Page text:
READ­ING THE LEAVES

DIV­ING DEEP IN EX­PLOR­ING THE VAR­I­OUS USES OF THE PAN­DAN

Bangkok Post - - CORNUCOPIA - By Suthon Sukphisit

For desserts and other food to taste great, it’s not only about the flavour. The smell is an­other im­por­tant fac­tor in mak­ing food all the more tasty. A lot of Thai food re­lies on smell, which mostly comes from leaves. Try imag­in­ing Thai food with­out kaf­fir lime leaves, basil, tamarind leaves or cha-om leaves. Now what would ev­ery­thing taste like?

Se­lect­ing and us­ing leaves in cook­ing in­volves long-held lo­cal wis­dom. Peo­ple know what leaves to use in what dishes, how much they should use, and even dur­ing which steps they should add these leaves to cre­ate the per­fect bal­ance.

This time, it’s about the pan­dan leaf — an or­di­nary leaf with quite a large role. It’s quite a sim­ple plant in that it grows nat­u­rally un­der favourable con­di­tions. In the past, gar­den­ing in the cen­tral part of the coun­try would see a mix­ture of plants grow­ing to- gether. There are tow­er­ing trees, fruit trees and veg­etable patches. The ground would have ditches to keep wa­ter for the plants. On the edge, pan­dan of­ten grows in a bush. It helps to pre­vent the edge from collapsing and it also helps to re­tain the qual­ity of wa­ter. A pan­dan bush is also home to small crea­tures such as snails and frogs, though they also need shade from big trees. Aside from be­ing a part of food and dessert, pan­dan can be tied to­gether with other flow­ers and used as an of­fer­ing for monks.

Pan­dan brought ex­tra in­come for farm­ers in the past (when trees and fruits were their main source of in­come). It’s some­thing one doesn’t have to plant, care for, or put any fer­tiliser on, nor does it re­quire the use of pes­ti­cide. To cut out these leaves for sale, peo­ple would cut the lower leaves and let the up­per ones grow, then they would cut those later, too.

A nor­mal price to­day sees pan­dan be­ing sold for 30 baht/kg straight from the plan­ta­tion. Each sale would de­pend on the or­der of those who sell it at whole­sale mar­kets. Those plac­ing an or­der would know which plan­ta­tions still have pan­dan. It makes for an ex­tra in­come that re­quires no in­vest­ment. But that’s re­served for an old type of plan­ta­tion and gar­den only.

Many mod­ern plan­ta­tions would fo­cus on a sin­gle type of plant such as dragon fruit, orange or guava. So, there’d be no chance of get­ting pan­dan as a by-prod­uct.

As for its ben­e­fits, pan­dan has an aroma that many be­lieve to be good. Isan peo­ple sell­ing food in Bangkok like to add pan­dan leaves when they steam sticky rice. For boiled rice eater­ies, they may add pan­dan leaves into their pot of boiled rice. Some stick it in­side a fish be­fore they steam or grill it.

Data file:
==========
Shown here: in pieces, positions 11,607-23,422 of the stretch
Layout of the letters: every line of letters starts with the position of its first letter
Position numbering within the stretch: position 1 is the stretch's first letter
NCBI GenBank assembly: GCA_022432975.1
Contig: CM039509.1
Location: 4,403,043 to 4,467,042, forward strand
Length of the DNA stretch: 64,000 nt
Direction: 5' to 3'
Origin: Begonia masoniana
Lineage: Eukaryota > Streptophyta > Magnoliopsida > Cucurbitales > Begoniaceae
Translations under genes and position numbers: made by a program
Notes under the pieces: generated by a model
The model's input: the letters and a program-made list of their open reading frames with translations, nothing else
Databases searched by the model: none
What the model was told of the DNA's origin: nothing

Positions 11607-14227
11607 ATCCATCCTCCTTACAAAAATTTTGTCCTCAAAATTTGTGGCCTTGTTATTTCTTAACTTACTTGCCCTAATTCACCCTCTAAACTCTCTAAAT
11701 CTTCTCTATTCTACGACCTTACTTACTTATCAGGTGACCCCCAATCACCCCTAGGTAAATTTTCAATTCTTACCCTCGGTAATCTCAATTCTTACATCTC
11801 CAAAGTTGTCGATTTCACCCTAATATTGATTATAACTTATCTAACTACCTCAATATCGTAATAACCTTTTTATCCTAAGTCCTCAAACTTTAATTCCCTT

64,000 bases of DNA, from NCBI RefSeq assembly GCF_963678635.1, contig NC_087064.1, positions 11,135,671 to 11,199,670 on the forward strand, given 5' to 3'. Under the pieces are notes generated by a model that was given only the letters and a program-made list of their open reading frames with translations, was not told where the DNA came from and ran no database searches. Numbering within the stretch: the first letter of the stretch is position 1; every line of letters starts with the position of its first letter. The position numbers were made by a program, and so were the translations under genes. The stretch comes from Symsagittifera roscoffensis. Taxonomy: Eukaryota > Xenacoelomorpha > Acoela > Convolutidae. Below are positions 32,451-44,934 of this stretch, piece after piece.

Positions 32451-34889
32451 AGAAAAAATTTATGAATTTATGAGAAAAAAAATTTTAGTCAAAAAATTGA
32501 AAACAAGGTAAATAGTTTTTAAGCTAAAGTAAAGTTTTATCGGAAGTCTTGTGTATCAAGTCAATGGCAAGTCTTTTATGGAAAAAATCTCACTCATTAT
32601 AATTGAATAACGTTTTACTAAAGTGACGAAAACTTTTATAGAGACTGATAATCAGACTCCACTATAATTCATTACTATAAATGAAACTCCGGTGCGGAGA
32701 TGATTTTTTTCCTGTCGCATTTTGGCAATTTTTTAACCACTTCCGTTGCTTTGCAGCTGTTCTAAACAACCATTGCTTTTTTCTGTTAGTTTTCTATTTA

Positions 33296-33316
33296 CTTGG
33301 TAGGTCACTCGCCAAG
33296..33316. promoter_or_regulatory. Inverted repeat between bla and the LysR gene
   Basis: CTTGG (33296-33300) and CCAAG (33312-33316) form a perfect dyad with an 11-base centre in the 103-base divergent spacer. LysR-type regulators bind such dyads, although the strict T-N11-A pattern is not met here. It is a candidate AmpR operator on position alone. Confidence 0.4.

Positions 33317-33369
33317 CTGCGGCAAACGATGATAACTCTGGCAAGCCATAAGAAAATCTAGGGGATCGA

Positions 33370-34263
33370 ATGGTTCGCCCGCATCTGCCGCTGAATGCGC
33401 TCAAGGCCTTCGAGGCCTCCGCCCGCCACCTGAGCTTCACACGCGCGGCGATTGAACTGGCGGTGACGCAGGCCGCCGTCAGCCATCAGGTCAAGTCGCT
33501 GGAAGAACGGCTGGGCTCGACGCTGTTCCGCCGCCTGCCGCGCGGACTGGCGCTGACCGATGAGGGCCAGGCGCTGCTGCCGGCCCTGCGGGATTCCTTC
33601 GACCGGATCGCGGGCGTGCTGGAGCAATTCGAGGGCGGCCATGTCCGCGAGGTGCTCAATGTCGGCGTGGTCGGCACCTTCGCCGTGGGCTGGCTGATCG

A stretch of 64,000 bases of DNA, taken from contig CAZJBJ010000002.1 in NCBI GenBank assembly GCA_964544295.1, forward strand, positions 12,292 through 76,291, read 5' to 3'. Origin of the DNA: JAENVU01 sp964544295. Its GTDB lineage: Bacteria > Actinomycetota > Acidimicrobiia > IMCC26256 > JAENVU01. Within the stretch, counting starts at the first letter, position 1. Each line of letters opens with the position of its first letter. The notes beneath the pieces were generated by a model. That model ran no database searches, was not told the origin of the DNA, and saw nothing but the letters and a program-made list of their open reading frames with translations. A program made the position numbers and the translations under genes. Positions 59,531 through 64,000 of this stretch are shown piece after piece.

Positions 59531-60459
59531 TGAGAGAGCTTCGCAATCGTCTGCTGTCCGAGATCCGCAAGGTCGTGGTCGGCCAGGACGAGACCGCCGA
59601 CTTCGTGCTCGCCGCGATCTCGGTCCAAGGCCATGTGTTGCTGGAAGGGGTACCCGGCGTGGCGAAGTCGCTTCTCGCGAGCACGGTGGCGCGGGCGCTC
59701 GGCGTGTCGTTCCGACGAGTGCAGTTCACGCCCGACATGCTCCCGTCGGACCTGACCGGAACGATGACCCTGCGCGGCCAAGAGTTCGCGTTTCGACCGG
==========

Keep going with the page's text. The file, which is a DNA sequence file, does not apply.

Famous Thai desserts in­clude black co­conut pud­ding, with grated co­conut as top­ping. In­gre­di­ents are flour, co­conut milk, sugar and lime­wa­ter. Its black colour is taken from burnt co­conut shell mixed with wa­ter. Once fil­tered, it can be mixed with other things to cre­ate black sweets.

Some also use pan­dan in­stead by blend­ing the leaves to­gether. Once fil­tered and mixed, it can be used to make green, aro­matic pud­ding. Some pre­fer this pan­dan pud­ding over black co­conut.

Thai iced desserts may have fruit pre­serves topped with shaved ice and syrup. In mak­ing this syrup, some would add pan­dan for aroma.

For tago, the two-tier co­conut jelly, flour and sugar are boiled with corn, taro and co­conut. The top tier is salty, com­prised of flour, co­conut milk, salt and sugar.

Tago is of­ten served in a small cup made from leaves. The sweet is at the bot­tom, and the salty goes on top. There are two types of krathong, or cups. The round one is made from ba­nana leaf; the rec­tan­gu­lar one, from pan­dan leaf. Mak­ing a pan­dan krathong is very sim­ple. The leaf only needs to be split into a square of de­sir­able size. Tago served in pan­dan krathong looks de­light­ful, and so peo­ple of­ten serve it this way.

Pan­dan leaves can also be com­bined with other flow­ers, such as orchid, marigold and rose, that peo­ple usu­ally buy and of­fer to monks. These flow­ers are very pop­u­lar on Bud­dhist holy days. Be­fore holy days, an or­der from the whole­sale mar­ket will be sent to farm­ers.

Pan­dan is also pop­u­lar among taxi driv­ers. Taxis gen­er­ally smell musty, so the driver will put pan­dan leaves be­hind the back seat so that the smell of pan­dan will over­power the musti­ness.

Pan­dan is a plant with many uses. If we were to give an award to a plant with ex­cel­lent prop­er­ties, pan­dan would def­i­nitely take home the crown.

Isan cooks in Bangkok add pan­dan leaves when steam­ing sticky rice. Some put it in­side a fish be­fore cook­ing

Pan­dan leaves.

Sangkaya, or Thai pan­dan cus­tard over bread.

Co­conut pud­ding.

Tago, or co­conut jelly wrapped in pan­dan cup.

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